The technical reasons Shopify apps can cause problems — and slow down your Shopify store
by Michael P. Hill
Although Shopify apps are a great way to add functionality to your Shopify theme, it’s also important to understand that many apps can cause conflicts with certain themes or even the Shopify platform itself.
We’ve talked before about how using too many apps can be problematic, but what exactly is it about certain apps that makes them cause issues with your Shopify theme and store?
To be clear — we're not trying to discourage you from using apps that truly impact your business. However, we are trying to explain what can cause conflicts so you can make smart decisions based on that.
External Shopify theme files
While this approach is often necessary to add the needed features, these files can cause issues for a variety of reasons.
First, and perhaps most importantly, is that every external file used in your shop adds to the time it takes to fully load a page with all functionality or design elements required.
The external files that Shopify and your Shopify theme use are essential to how your store looks and functions — whereas app external files are designed, by definition, to extend functionality.
Because most apps store their files on third party servers, the user’s browser must therefore send a request to another server, in addition to Shopify’s servers. The time is minimal, but it can add up fast.
This is especially true if these servers aren't optimized for fast loading times — which can cause your site to become sluggish.
In most cases, the more functionality an app adds, the larger these external files will be; and larger files (even “minimized” ones) are more likely to add to page load time.
The end result is a slow Shopify store.
In fact, in many cases of users reporting slow Shopify stores, most of the page load time is due to app files, images and theme files.
CSS, meanwhile, relies heavily on what’s known as specificity or “priority” of what code is applied to a specific element to make it look a certain way, and it's relatively easy for a style added by an app or third party integration to inadvertently change the way things look.
Even a simple app that appears to do something fairly simple can add a surprisingly amount to load times.
For example, an app may only make a small change in the appearance to your store — such as adding a badge or button, for example, but it’s also important to consider what happens when the user clicks that element (maybe it triggers a popup, adds dynamic variant options or subscription functionality).
This added functionality can require more code than might be obvious at first glance.
It’s also worth noting that even if you install multiple apps with external files that are relatively small, the overall load time adds up quickly.
There are also other important elements that many Shopify stores use, which may not be considered full blown "apps,” but which nevertheless link to external files.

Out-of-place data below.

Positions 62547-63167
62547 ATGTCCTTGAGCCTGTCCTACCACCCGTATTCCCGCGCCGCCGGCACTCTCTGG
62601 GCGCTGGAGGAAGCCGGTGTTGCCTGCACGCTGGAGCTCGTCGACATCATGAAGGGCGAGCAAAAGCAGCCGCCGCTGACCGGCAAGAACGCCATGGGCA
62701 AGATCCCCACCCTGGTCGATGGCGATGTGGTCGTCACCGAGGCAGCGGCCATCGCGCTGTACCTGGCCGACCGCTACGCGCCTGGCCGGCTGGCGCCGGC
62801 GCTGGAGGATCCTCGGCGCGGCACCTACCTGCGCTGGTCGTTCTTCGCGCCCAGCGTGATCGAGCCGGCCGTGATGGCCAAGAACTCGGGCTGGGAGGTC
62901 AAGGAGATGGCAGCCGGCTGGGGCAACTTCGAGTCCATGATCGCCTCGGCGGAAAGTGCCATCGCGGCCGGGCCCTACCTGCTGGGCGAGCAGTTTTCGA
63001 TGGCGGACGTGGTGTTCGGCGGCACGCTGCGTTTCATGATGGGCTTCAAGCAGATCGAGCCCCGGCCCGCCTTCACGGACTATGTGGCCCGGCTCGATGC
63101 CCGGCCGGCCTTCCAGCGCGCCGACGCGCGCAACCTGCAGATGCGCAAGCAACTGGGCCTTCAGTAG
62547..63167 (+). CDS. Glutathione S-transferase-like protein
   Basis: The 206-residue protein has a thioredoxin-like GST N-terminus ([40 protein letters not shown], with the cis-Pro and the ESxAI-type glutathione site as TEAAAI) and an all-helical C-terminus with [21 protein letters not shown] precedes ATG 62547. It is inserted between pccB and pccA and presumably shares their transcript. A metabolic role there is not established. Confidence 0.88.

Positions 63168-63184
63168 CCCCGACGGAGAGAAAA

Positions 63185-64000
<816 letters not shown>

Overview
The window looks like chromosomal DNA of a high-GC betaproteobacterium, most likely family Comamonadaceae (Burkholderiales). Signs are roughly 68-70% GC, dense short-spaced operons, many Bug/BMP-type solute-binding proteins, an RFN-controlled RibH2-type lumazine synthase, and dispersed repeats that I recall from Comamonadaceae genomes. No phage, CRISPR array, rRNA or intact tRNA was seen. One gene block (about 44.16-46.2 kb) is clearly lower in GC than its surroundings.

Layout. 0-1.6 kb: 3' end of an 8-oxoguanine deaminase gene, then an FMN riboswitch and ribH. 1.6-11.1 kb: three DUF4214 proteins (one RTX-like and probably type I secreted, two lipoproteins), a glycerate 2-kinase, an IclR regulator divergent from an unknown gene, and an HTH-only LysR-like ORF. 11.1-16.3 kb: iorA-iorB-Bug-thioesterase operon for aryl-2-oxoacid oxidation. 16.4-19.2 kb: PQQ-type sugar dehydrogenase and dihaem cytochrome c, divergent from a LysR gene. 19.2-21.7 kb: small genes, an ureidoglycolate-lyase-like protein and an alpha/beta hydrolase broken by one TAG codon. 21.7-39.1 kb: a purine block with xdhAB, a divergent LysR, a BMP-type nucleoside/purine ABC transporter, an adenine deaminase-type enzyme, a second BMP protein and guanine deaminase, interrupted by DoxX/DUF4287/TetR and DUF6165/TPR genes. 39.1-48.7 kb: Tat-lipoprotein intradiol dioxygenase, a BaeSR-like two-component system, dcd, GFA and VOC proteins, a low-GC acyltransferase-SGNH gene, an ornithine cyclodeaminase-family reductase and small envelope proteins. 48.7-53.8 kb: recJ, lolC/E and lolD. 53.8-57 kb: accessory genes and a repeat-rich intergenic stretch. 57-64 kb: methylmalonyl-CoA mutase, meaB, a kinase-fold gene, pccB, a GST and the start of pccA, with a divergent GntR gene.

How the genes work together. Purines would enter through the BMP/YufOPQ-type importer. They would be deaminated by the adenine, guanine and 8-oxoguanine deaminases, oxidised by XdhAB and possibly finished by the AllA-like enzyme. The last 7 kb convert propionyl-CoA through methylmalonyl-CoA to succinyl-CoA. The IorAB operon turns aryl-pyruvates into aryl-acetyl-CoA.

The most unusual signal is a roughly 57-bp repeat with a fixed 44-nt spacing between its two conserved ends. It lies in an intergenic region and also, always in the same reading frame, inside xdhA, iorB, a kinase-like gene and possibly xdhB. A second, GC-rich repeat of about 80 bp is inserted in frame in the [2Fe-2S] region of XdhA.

Apps can also conflict with these types of files.
Shopify app conflicts
Also keep in mind that, while most app developers have solid programming backgrounds and thoroughly test their app in as many scenarios as possible, there are always some that can slip through:
App developers may not have anticipated or tested every condition, variation or theme, which can cause design issues or broken functionality.
It’s also possible that if your store has unique needs, design or functionality, an app can add complexity that needs troubleshooting to resolve issues.
Each layer added by an app adds another area that needs to be troubleshooted by the app developer to resolve conflicts with the theme files.
Images in Shopify themes
Since most stores require relatively high quality imagery and theme files are needed to make your store look the way it does, you can look at the time it takes to load these resources as a “good investment” for running your store — much like brick and mortar stores need electricity to operate.
Images on the web only need to be 72 dpi (rather than the higher 300 dpi required for print, for example) so they can usually easily be kept well under one megabyte.
Image compression (via a free app or settings in your photo editing software) can also help decrease image size and therefore help reduce image load times.
In addition, image files in the latest Out of the Sandbox Shopify themes are loaded using "lazy loading" or asynchronous techniques, which mean the shopper can still interact with the page before it's fully loaded.
By contrast, often all of the files an app needs will need to be fully loaded before that feature can be used.
Michael P. Hill
Michael P. Hill is a Shopify, Shopify theme, content marketing, digital marketing and product management expert based in Chicago. Follow him on Twitter at @michaelphill or connect on LinkedIn. While comments and feedback are always appreciated, Michael regrets that, due to the volume of inquires received, personal responses are not possible. For specific assistance or support with Out of the Sandbox themes, visit the help center.